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Packaging is where engineering meets design. Learn about the basics of designing packages for everything from foodstuffs to fragrance, in ways that are practical for manufacturing and shipping, and make the products visually appealing. Author Claudia McCue reviews the types of containers real packaging engineers consider, and then concentrates on folding cartons, which can be created with the tools available to most designers: Adobe InDesign and Illustrator. Learn how to create dielines (the flattened view of your product) and add artwork and text. Then find out how to print and cut out a mockup version of your packaging, and prepare the job for professional printing. Claudia also takes you for a quick view of the factory floor, where products are packed into their final containers.
When you're finished designing your carton you've been looking at it in two dimensions on your computer monitor and trying to sort of visualize it in three dimensions to make sure everything's okay. It's a good idea to print it out, fold it up and take a look at it in three dimensions. Hold it in your hand and make sure everything seems right. Generally speaking you're working on a carton that's too big to print out on one piece of paper unless you have a huge format printer. So I'm going to show you how you can tile out a large piece on smaller paper. When I go to File > Print, Illustrator assumes I want to use the letter size paper that my printer takes.
So, first, I'm going to turn off Auto-Rotate and that lets me control how it falls. And then, here's the second part, where it says scaling, do not scale. Click that little pull down and you have two choices that make sense, tile full pages, tile imageable area. The only difference is that imageable area is just where there's occupied space, and full pages would be up to the artboard. In my case, tile full pages works just fine because I have everything so close to the edge of the artboard that it's pretty much the same thing.
There's no overlap at the moment and that means that if I print it out I would tape it together just edge to edge. That's going to get really flimsy, even if I use really heavy stock. A good idea to give yourself some overlap. I recommend at least a half an inch, maybe an inch if you have a larger piece that you're printing out. You'll have to do a test and see what works for you. But half an inch I think is going to work for the size document I have. Now the Placement control, governs how it falls on the number of pages it thinks it needs to occupy. So if I click the upper left, I could almost get away with not using that bottom row.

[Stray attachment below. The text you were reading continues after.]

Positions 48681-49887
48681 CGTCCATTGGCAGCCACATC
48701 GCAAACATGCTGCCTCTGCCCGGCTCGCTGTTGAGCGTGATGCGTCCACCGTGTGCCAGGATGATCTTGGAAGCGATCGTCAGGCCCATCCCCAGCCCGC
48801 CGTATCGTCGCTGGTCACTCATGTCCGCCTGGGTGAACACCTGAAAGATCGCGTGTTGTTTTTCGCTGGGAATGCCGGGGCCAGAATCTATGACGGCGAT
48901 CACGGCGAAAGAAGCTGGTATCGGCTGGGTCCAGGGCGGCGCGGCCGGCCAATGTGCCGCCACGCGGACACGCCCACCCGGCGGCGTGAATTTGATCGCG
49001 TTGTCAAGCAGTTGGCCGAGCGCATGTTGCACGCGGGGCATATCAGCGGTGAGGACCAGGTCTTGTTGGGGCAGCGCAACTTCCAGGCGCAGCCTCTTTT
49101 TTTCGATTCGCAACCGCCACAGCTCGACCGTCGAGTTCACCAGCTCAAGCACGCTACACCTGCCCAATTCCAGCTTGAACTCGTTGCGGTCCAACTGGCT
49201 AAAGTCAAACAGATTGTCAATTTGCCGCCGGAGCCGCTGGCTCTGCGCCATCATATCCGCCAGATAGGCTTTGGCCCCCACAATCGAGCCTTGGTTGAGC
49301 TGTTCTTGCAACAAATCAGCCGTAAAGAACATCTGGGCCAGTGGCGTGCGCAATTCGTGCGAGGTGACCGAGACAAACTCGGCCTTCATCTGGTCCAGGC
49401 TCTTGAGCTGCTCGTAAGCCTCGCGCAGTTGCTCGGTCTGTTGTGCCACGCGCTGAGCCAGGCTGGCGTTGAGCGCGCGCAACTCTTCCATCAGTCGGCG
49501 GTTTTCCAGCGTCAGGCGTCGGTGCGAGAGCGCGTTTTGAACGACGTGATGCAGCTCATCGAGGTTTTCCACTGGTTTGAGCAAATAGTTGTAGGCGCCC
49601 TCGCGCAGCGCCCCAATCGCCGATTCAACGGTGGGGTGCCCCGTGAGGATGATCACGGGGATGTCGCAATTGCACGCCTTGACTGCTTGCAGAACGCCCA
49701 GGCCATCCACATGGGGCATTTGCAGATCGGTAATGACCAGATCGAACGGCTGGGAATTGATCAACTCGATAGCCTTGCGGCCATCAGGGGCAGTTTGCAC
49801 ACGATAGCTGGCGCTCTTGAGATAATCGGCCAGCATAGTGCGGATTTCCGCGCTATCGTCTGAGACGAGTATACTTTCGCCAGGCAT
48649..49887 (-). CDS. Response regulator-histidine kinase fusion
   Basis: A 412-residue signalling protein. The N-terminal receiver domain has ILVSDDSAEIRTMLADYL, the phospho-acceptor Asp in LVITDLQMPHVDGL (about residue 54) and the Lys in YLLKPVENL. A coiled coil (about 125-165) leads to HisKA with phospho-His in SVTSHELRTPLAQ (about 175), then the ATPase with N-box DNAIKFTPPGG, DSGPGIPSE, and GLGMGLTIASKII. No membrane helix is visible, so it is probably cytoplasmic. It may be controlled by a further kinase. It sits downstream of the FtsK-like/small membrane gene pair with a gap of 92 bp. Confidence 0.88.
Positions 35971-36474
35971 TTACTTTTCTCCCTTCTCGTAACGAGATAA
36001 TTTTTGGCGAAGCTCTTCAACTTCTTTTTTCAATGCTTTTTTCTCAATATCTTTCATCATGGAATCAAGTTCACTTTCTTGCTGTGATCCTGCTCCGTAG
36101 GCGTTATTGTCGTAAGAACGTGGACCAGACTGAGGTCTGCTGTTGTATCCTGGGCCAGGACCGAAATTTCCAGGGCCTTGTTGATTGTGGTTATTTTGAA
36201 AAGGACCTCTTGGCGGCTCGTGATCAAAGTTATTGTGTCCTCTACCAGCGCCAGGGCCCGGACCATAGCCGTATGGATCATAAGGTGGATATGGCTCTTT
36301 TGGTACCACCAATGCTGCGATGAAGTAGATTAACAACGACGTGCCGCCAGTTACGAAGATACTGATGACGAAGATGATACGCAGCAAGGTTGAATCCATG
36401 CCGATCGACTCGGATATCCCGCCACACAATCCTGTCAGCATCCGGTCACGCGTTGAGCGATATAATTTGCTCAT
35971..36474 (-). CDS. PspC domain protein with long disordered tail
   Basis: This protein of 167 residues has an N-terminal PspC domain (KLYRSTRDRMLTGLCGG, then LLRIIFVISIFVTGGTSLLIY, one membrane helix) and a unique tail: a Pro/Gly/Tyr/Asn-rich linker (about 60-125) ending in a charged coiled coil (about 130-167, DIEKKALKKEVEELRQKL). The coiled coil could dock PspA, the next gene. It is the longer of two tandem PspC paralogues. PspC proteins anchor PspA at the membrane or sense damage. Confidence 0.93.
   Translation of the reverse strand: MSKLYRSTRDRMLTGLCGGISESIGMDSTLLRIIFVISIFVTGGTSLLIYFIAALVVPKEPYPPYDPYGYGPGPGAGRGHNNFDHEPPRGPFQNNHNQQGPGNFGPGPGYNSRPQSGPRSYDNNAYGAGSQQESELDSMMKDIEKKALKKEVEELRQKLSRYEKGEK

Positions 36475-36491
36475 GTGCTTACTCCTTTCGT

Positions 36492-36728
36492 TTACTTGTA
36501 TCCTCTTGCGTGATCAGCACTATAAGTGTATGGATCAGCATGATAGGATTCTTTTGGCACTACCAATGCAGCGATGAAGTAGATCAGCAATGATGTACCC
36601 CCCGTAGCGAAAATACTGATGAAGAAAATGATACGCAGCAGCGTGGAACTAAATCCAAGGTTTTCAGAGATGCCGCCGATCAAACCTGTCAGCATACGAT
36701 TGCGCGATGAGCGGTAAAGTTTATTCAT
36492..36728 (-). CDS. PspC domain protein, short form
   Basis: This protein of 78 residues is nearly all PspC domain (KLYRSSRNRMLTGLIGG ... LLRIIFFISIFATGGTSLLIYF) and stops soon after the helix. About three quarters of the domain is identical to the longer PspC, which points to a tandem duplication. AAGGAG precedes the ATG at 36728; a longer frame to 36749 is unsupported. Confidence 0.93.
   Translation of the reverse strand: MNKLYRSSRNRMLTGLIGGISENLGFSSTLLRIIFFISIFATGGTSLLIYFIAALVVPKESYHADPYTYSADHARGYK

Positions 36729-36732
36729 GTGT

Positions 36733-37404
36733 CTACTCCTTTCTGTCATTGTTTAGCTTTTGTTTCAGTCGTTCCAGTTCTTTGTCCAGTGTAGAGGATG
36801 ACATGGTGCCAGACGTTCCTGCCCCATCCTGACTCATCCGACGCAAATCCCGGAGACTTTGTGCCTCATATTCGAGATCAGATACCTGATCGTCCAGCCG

It would be the last little bit of my little flap here and I might be able to live without that. Depends on, again, the size of your carton an the features that you want to maintain and test. So once you've established this, then you print it out with your overlap, position everything, tape everything together, and then carefully cut it out. It's tedious, but trust me, it's worth doing. Because this is going to let you test for one thing how it looks in three dimensions. Do you have a panel that's upside down? Do you have something that's too close to the edge? And just the general configuration of the carton and also its going to let you test, if you, especially if you created your own dieline, test to make sure those little tabs tuck in the way they ought to.
Make sure they are little flap edges fold where they ought to. Make sure there's nothing where glue ought to be applied, where glue flap needs to be occupied. And finally just get really a more realistic view of this piece that you've been working on so long. Not to mention the fact that it's really kind of satisfying to see it go from two dimensions, finally, into three dimensions. And it starts to seem a little bit more real.
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